A correlation between high-density lipoprotein (HDL) cholesterol levels and the risk of dementia has become a focal point for research and a topic of casual conversation due to widespread interest and recent publications in mainstream media. A study titled: Association of plasma high-density lipoprotein cholesterol level with risk of incident dementia: a cohort study of healthy older adults has garnered public attention. This prompts a deeper exploration into the multifaceted nature of HDL and its intricate and complicated relationship with long-term cognitive health.

While HDL is often heralded as the “good cholesterol” and LDL the “bad,” we are the first to recognize that this over-simplification misrepresents the nuanced and complex nature of what we know about HDL.

Revisiting the ASPREE Trial

The ASPREE (Aspirin in Reducing Events in the Elderly) trial focused primarily on healthy older adults with no known cardiovascular disease, dementia, or other significant comorbidities. The researchers observed an association with baseline HDL levels above 80mg/dL and a 27% increased risk of dementia in participants over age 75 years of age followed for 6.3 years. Similarly, those with low levels of HDL (<40) also show an associated risk of dementia. This effect was significant after adjusting for age, sex, daily exercise, education, alcohol consumption, weight change over time, non-HDL-C and APOE genotype.

It is vital to note that findings of this study are not universally applicable, as the dynamics of HDL and its implications differ across diverse populations (ie: people with plaque in their arteries may have high HDL cholesterol as the result of excellent treatment). It is essential to consider additional evidence and viewpoints for a more comprehensive perspective. 

Supporting Studies: Copenhagen insights

The Copenhagen General Population Study and the Copenhagen City Heart Study, as elucidated by Kjeldsen et al. (2022), lends support to the notion of an association between very high baseline levels of plasma HDL cholesterol and dementia risk. However, a genetic randomization showed that genetically elevated HDL is not associated with Alzheimer’s disease. The takeaway from this data is that HDL cholesterol can and should be considered as one of many biomarkers to further personalize an individual’s risk for all forms of dementia.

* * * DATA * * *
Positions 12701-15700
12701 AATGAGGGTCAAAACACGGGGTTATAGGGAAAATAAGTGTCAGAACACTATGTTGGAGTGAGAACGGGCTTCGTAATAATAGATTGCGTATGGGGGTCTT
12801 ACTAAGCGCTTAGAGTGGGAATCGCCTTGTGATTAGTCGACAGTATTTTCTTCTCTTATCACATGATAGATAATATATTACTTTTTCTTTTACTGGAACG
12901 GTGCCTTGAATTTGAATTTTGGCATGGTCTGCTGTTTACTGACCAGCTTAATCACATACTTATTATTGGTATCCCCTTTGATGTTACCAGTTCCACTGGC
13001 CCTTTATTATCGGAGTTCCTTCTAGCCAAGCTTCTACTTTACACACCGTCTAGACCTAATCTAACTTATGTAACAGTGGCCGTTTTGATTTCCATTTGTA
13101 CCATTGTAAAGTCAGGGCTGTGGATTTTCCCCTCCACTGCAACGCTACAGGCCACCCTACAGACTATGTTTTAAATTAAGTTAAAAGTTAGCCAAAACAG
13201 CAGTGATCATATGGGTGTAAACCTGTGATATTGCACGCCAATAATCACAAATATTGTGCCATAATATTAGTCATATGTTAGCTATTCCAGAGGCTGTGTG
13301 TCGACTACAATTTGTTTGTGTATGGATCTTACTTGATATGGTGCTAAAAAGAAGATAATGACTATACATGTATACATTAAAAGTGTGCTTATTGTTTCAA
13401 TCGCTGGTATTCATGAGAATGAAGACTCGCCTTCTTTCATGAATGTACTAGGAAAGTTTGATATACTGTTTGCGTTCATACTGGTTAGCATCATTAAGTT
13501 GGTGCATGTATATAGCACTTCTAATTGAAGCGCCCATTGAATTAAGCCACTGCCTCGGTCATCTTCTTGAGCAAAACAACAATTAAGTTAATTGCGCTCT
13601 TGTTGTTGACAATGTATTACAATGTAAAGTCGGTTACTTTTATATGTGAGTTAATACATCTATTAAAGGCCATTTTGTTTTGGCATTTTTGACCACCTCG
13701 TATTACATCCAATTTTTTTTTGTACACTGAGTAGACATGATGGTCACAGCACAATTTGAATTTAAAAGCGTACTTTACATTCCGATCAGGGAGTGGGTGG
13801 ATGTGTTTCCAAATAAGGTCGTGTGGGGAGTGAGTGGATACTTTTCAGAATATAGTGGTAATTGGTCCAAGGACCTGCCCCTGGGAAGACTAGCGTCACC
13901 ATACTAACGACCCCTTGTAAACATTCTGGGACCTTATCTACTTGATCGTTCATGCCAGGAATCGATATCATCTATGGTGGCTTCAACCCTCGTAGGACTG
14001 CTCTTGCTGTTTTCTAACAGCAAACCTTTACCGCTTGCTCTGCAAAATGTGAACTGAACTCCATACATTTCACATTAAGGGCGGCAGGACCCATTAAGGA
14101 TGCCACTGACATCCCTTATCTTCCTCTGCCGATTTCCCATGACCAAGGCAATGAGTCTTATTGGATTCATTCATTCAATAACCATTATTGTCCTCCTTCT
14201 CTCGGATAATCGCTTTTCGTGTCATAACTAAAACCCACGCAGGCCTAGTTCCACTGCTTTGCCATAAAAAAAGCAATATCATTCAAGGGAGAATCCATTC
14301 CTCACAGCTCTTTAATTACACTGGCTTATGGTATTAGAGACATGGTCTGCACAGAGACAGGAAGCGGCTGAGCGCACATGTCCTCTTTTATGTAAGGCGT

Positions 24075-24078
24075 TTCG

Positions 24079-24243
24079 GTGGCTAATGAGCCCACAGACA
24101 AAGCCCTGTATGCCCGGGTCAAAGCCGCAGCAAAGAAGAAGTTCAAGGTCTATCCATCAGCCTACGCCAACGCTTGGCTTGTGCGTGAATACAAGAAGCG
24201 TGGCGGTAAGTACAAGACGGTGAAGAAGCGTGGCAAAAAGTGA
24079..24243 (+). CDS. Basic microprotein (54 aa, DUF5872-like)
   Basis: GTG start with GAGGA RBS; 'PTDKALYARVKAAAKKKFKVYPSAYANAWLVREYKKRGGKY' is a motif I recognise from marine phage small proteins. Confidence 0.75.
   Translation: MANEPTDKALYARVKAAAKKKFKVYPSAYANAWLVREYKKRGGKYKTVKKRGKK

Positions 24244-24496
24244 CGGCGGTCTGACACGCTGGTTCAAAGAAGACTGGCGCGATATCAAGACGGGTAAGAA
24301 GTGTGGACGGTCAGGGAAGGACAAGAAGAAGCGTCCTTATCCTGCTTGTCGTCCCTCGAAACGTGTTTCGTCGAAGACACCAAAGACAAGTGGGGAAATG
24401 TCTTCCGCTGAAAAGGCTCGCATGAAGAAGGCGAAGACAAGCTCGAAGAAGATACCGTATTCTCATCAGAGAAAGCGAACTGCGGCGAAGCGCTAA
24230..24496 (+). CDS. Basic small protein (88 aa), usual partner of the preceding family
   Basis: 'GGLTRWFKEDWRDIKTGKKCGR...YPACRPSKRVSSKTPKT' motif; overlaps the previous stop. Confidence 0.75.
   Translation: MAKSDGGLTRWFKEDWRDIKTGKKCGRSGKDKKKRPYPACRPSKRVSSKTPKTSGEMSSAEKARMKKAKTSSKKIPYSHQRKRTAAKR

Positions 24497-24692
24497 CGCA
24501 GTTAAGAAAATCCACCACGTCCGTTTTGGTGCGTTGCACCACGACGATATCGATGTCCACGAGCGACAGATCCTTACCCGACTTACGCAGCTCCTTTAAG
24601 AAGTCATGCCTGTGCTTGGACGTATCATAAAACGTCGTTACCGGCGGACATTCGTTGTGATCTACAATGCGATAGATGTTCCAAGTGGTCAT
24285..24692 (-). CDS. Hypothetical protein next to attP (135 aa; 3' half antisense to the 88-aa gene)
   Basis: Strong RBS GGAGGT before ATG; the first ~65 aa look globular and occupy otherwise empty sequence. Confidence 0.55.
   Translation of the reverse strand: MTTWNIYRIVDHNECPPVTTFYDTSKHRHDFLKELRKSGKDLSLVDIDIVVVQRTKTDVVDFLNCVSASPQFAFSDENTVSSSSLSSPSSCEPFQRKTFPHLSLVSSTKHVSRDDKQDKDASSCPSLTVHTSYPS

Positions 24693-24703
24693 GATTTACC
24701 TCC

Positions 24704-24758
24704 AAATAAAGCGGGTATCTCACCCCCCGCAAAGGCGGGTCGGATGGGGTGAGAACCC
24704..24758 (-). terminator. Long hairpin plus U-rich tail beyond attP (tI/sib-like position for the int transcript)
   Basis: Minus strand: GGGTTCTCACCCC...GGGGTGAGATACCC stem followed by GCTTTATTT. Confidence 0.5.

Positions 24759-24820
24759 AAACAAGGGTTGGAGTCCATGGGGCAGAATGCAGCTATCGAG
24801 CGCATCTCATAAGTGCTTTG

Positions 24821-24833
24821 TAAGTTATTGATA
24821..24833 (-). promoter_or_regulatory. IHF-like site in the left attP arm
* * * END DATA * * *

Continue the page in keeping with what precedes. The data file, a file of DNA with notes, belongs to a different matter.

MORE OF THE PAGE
Contradictory Narratives: Examining the Dissent

Studies by Sáiz-Vazquez et al. (2020), Zhong et al. (2020), Wan et al. (2019), Button et al. (2019), and W. et al. (2015) introduce a layer of complexity by challenging the presumed straightforward relationship between HDL cholesterol and dementia risk. These meta-analyses and retrospective cohort studies present alternative viewpoints, prompting a reassessment of our understanding and emphasizing the need for cautious interpretation of results.

In these studies, results showed no difference in HDL-C serum levels between patients with Alzheimer’s Disease and those without; additionally, Button et al. suggests high HDL-C levels are associated with reduced dementia risk and is instead protective against cerebrovascular dysfunction.

Iwagami et al. (2021) examined the relationship between HDL cholesterol and risk of dementia over two decades, utilizing a retrospective cohort study. The study aimed to examine the association between baseline total cholesterol, LDL, HDL and triglycerides and incident dementia diagnosis. Results showed no consistent associations for HDL and triglycerides in relationship to incident dementia.

The Complexity of HDL: Unanswered Questions

Biomarkers utilized within the BaleDoneen Method such as haptoglobin lend complexity to this issue, as we know that haptoglobin 2-2 individuals often have elevated HDL due to oxidation of free hemoglobin. In this case, HDL elevation is a byproduct of oxidative stress, which we recognize as the root cause of disease. We also know that the studies linking elevated HDL to dementia risk did not explore the effects of sleep apnea or dental pathogens, which have both demonstrated a strong relationship with dementia.

Bottom line: High-density lipoproteins are complex, and we are far from having the clinical tools to understand their functionality. HDL is known to be protective in many ways, but we also know that HDL particles can lose their protective functions and even gain adverse functions in the presence of chronic disease or infections, such autoimmune conditions, diabetes and chronic kidney disease. When HDL dysfunction is present, HDL has the potential to do more harm than good.

A Nuanced Conclusion

The recent publication linking HDL levels to an increased risk for dementia serves as a catalyst for a more nuanced examination of this complicated relationship. HDL has emerged as an extremely complex player with multifaceted functions, demanding a more comprehensive understanding of its implications for cognitive health. 

The existence of contradictory evidence calls for continued work to understand HDL’s many complexities and functions. The ongoing evolution of research in this field will certainly shed more light on this nuanced issue, hopefully guiding us toward a more holistic comprehension of HDL’s role in both health and disease. For now, a conversation with your provider about your HDL level in the context of your overall health, duration of treatment, genetics and potential for risk is an excellent place to start.